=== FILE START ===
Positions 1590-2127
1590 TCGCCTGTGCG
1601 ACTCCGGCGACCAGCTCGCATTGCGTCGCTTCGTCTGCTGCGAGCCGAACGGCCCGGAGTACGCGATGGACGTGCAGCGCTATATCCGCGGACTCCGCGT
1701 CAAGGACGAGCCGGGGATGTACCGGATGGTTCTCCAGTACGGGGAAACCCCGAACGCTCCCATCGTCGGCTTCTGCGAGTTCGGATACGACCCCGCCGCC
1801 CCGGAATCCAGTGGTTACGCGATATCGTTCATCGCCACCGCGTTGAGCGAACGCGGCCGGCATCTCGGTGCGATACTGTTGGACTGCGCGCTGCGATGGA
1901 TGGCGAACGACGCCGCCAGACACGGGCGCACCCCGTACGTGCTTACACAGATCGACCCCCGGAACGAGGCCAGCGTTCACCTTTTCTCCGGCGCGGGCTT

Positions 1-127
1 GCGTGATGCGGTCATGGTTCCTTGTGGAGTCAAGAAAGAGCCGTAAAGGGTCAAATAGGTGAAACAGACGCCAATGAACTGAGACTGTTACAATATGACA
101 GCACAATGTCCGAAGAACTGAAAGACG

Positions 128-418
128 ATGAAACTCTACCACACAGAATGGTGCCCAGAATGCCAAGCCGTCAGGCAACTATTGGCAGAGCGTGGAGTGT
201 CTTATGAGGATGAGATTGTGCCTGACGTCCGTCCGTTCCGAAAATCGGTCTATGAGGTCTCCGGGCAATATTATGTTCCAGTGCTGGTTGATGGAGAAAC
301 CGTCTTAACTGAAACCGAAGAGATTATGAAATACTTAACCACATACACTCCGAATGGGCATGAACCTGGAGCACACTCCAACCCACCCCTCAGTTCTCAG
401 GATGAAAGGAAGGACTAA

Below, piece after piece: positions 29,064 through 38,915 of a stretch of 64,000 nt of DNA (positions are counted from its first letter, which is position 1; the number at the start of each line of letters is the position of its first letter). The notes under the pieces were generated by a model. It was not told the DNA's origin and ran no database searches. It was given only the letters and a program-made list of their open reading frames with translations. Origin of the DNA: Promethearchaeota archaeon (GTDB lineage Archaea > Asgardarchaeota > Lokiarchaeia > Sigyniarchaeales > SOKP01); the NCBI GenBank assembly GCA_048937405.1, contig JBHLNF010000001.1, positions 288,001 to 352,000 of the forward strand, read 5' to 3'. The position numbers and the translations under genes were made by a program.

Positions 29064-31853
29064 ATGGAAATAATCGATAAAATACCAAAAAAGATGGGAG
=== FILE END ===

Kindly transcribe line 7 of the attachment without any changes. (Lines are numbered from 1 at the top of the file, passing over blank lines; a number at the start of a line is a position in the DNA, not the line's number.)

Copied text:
Positions 1-127